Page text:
Chinese food is always delicious but especially appealing after days of leftover Christmas turkey and ham and pumpkin pie. The American tradition of savoring Chinese dishes on New Year’s Eve is said to have started years ago when many restaurants were closed on the holiday but Chinese restaurants stayed open. Whether you’re planning a party or a cozy evening for two, Chinese tradition offers a number of lucky foods to get 2019 started off right. Pick a food and make a wish. Eating whole fish brings abundance, greens such as bok choy symbolize long life for parents and seeds encourage fertility.
Order takeout from your favorite Chinese restaurant for a feast of chicken lo mein, Crab Rangoon, pork fried rice and dumplings. Or try your hand at crafting your own homemade dumplings. Rectangular dumplings symbolize money and prosperity because they resemble gold or silver ingots. Round or crescent-shaped dumplings pack luck into a small, edible gift.
This recipe from Food and Wine tells you how to make an easy five-minute dumpling dough. You can use gyoza wrappers instead of making dough from scratch.
Active Time: 45 minutes; Total Time: 1 hour 15 minutes; Yield: Makes about 4 dozen dumplings
- 2 1/2 cups all-purpose flour, plus more for sprinkling
- 1 cup water
- 1 pound ground pork
- 3/4 cup chopped kimchi
- 1 tablespoon minced fresh ginger
- 1 large garlic clove, minced
- 1 large egg, lightly beaten
- 1 teaspoon kosher salt
- ¼ cup vegetable oil
Put the flour in a medium bowl. Add the water in a steady stream, stirring until a raggy dough forms. Turn the dough out onto a work surface and knead until smooth, 5 minutes. Sprinkle the dough with flour, cover loosely with plastic wrap and let stand for 15 minutes.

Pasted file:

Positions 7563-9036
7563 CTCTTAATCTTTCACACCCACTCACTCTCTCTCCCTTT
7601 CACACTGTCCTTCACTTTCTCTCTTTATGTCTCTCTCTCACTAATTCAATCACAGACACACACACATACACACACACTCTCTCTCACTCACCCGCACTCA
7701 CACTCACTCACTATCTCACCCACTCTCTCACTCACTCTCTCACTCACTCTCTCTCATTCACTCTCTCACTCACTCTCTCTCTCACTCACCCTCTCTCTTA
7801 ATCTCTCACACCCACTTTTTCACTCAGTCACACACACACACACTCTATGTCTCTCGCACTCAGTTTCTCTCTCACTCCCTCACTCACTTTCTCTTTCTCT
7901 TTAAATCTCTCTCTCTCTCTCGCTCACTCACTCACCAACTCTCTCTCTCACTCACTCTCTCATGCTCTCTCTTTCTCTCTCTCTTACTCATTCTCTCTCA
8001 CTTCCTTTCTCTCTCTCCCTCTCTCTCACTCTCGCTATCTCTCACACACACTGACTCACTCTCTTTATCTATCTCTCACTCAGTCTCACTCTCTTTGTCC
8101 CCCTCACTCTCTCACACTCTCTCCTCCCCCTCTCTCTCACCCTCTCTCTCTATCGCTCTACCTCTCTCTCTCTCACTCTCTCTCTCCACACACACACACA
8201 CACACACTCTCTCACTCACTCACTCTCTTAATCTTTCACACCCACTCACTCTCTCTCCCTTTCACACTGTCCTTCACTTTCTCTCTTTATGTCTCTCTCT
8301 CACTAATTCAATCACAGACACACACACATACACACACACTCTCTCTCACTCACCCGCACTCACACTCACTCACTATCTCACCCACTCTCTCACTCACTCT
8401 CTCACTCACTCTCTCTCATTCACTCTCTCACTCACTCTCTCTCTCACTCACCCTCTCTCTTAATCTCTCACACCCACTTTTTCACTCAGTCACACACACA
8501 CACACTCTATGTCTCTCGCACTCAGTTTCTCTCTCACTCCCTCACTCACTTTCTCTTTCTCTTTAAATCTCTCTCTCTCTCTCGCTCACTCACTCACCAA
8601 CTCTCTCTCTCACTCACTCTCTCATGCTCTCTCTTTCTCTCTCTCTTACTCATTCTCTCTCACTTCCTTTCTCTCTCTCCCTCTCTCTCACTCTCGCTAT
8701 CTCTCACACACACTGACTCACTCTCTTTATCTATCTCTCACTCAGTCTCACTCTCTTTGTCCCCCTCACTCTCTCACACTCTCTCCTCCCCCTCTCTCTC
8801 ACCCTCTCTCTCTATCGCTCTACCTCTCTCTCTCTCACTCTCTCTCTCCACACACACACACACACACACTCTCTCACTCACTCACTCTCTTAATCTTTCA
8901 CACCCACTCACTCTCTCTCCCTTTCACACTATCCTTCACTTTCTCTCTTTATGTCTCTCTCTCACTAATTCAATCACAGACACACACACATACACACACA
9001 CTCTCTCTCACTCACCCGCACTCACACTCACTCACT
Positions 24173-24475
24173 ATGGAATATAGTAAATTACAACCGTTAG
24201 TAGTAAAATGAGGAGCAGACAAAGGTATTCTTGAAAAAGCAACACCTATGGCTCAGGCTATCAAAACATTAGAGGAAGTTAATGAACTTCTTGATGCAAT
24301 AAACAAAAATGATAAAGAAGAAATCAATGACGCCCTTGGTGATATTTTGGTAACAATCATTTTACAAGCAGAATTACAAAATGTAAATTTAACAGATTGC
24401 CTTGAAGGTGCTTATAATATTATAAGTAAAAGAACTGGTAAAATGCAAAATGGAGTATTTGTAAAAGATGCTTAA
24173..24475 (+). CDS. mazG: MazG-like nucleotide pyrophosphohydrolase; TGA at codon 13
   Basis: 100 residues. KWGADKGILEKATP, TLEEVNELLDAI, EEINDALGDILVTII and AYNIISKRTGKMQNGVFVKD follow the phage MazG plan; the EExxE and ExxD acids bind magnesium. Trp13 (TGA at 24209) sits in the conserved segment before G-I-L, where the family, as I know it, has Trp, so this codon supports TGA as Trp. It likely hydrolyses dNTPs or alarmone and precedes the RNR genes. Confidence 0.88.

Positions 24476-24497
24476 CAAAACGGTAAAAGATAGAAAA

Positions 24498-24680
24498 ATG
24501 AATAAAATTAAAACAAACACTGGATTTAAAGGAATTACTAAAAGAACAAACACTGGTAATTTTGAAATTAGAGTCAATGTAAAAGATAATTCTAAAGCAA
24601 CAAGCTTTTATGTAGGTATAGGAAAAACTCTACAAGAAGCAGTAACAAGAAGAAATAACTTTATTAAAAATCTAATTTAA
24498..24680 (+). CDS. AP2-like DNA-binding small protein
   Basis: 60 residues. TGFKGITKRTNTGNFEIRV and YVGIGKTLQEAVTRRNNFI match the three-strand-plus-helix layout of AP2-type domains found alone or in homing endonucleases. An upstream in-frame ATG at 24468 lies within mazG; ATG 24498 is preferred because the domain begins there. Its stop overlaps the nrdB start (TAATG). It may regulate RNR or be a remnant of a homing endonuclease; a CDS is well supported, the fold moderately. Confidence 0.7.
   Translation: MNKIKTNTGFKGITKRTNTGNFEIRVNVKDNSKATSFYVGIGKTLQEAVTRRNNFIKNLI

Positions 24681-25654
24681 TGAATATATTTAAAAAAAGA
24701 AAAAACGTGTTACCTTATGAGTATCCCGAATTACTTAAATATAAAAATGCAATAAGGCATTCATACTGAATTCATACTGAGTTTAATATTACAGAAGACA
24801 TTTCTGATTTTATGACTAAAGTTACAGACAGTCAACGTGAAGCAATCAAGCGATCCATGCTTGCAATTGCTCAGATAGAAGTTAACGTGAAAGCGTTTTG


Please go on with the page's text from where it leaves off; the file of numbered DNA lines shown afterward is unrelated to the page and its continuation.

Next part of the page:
In a large bowl, knead the pork with the kimchi, ginger, garlic, egg and salt.
Line a baking sheet with wax paper and sprinkle with flour. Quarter the dough. On a floured work surface, roll each piece into a 12-inch rope. Cut each rope into 12 pieces and roll into balls; sprinkle with flour. Roll out 6 balls at a time to 3 1/2-inch rounds; brush off the excess flour. Spoon 1 tablespoon of the filling onto the center of each round. Bring up the sides of the wrapper; press and pleat the edges to seal in the filling. Lift each dumpling by the pleated edge, transfer to the baking sheet and press down lightly to flatten.
In a nonstick skillet, heat 2 tablespoons of the oil. Arrange half of the dumplings in the skillet, pleated edge up. Cook over high heat until the bottoms are lightly browned, 2 minutes. Add 1/2 cup of water, cover and cook until the filling is cooked through, 5 minutes. Uncover and cook until the bottoms are well browned, 1 minute; transfer to a plate. Cook the remaining dumplings and serve.
Freeze the uncooked dumplings on a floured baking sheet. Store in a plastic bag for up to 1 month. Cook from frozen.
Serve with Dumpling Dipping Sauce
- 1/2 cup soy sauce
- 1/2 cup rice vinegar
- 1 tablespoon Chinese chile garlic sauce
- 1 teaspoon toasted sesame oil
In a small bowl, whisk the soy sauce with the rice vinegar, chile-garlic sauce and sesame oil, then serve. The dipping sauce can be refrigerated for up to 3 days.